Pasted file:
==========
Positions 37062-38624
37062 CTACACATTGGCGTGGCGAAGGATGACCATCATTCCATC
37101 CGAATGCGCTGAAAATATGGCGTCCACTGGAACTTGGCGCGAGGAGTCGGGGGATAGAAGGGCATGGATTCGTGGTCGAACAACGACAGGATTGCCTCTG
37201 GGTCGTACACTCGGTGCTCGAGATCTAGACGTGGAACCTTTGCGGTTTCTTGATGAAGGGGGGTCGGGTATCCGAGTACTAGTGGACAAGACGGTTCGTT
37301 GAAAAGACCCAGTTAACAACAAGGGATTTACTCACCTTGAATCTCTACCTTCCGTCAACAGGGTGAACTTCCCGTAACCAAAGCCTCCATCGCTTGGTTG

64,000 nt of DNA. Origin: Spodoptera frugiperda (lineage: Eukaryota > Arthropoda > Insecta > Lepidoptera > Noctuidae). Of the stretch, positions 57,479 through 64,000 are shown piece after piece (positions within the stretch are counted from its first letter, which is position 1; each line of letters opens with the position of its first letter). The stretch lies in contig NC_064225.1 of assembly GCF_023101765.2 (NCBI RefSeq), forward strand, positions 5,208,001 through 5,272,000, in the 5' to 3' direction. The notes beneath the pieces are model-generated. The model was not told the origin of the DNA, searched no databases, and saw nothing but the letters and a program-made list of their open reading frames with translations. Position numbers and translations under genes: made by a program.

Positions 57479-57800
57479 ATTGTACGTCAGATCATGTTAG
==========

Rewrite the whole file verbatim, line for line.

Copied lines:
Positions 37062-38624
37062 CTACACATTGGCGTGGCGAAGGATGACCATCATTCCATC
37101 CGAATGCGCTGAAAATATGGCGTCCACTGGAACTTGGCGCGAGGAGTCGGGGGATAGAAGGGCATGGATTCGTGGTCGAACAACGACAGGATTGCCTCTG
37201 GGTCGTACACTCGGTGCTCGAGATCTAGACGTGGAACCTTTGCGGTTTCTTGATGAAGGGGGGTCGGGTATCCGAGTACTAGTGGACAAGACGGTTCGTT
37301 GAAAAGACCCAGTTAACAACAAGGGATTTACTCACCTTGAATCTCTACCTTCCGTCAACAGGGTGAACTTCCCGTAACCAAAGCCTCCATCGCTTGGTTG

64,000 nt of DNA. Origin: Spodoptera frugiperda (lineage: Eukaryota > Arthropoda > Insecta > Lepidoptera > Noctuidae). Of the stretch, positions 57,479 through 64,000 are shown piece after piece (positions within the stretch are counted from its first letter, which is position 1; each line of letters opens with the position of its first letter). The stretch lies in contig NC_064225.1 of assembly GCF_023101765.2 (NCBI RefSeq), forward strand, positions 5,208,001 through 5,272,000, in the 5' to 3' direction. The notes beneath the pieces are model-generated. The model was not told the origin of the DNA, searched no databases, and saw nothing but the letters and a program-made list of their open reading frames with translations. Position numbers and translations under genes: made by a program.

Positions 57479-57800
57479 ATTGTACGTCAGATCATGTTAG